Rochdale Canal gets £180,000 winter makeover

THE Canal & River Trust, the national waterways and wellbeing charity, has carried out more than £180,000 worth of repairs and upgrades to the Rochdale Canal, near Rochdale, this winter.

Work at Lock 36, at the summit of the canal near Littleborough, will enable the Canal & River Trust to have greater control over the water flowing east into Yorkshire towards the terminus of the canal at Sowerby Bridge.

This will make it easier to respond to changing conditions and supply appropriate volumes to keep boats afloat and sustain wildlife in the man-made waterway.

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Two centuries ago, when the Rochdale Canal was constructed as a major trans-Pennine freight route for boats, it enjoyed more sources of water supply than today.

Following the decline and abandonment of the canal in the latter part of last century, several traditional water feeds became unavailable, so when the canal was magnificently restored in 2002 it had to rely on fewer water supply options.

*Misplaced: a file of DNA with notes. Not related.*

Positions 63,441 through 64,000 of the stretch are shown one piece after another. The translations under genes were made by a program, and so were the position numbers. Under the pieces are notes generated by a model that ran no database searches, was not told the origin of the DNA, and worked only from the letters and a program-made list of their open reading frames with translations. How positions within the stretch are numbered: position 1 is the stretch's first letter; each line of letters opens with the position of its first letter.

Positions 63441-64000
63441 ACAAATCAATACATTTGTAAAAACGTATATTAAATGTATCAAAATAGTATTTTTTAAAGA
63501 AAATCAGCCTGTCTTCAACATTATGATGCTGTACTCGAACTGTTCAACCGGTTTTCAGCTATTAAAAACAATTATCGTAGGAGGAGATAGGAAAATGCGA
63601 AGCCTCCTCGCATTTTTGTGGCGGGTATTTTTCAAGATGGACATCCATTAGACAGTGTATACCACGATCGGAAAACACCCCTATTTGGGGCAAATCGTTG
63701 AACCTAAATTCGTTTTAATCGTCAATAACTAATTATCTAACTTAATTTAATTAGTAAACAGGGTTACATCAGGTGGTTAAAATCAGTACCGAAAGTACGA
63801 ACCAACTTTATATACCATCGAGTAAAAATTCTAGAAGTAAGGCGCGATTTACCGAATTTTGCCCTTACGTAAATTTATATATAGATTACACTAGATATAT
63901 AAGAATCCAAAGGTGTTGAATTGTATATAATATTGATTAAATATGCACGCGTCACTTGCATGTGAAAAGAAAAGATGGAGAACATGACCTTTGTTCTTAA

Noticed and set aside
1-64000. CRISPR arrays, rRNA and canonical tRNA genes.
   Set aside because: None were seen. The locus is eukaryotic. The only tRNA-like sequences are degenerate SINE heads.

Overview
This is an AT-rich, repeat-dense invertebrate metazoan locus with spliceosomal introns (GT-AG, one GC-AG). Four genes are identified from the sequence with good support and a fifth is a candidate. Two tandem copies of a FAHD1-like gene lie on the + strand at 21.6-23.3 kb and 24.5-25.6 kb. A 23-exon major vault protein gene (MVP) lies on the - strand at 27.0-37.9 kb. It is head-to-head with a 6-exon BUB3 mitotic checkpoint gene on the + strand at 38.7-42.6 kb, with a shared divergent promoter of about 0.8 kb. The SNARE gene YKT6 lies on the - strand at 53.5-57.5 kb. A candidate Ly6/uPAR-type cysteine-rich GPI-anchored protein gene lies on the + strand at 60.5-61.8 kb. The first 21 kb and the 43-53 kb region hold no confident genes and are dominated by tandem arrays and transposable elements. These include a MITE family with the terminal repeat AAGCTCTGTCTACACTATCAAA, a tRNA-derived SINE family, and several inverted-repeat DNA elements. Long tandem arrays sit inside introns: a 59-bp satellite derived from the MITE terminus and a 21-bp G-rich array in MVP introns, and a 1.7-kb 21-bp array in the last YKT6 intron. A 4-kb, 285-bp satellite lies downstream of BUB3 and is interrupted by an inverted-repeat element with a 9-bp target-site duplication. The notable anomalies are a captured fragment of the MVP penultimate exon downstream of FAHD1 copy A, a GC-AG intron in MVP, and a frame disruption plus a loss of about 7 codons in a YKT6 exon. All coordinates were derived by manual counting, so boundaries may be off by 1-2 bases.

These new water controls, installed as part of this winter’s repairs and upgrades, will help to manage the existing water feeds from Chelburn Reservoir and various Pennine streams so water is conserved and supplied when it is needed most during the busy summer boating season.

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In a separate project at Lock 49, near Rochdale town centre, tons of debris have been removed with the help of a spider crane, and an unusual rotted timber lock chamber floor has been replaced with new oak planks.

The lock gates are being repaired to cut down on leakage, which will again help to conserve water on this beautiful upland canal.

Mark Wigley, construction manager with the Canal & River Trust, said: “Boating on the Rochdale Canal is growing in popularity every summer and we are keen to ensure the canal has enough water to keep it operational throughout the year, no matter what the weather’s like. These improvements will help towards that goal.

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“Although the canal was originally built to carry coal and other goods during the Industrial Revolution, it has now reinvented itself as a leisure destination and a haven for wildlife.

Modern canals offer an amazing, tranquil space, where everything slows down – a great place to escape the pressures of modern life.”

For more information on the Canal & River Trust’s vital winter waterway repair programme or how to volunteer with the canal charity, visit www.canalrivertrust.org.uk.

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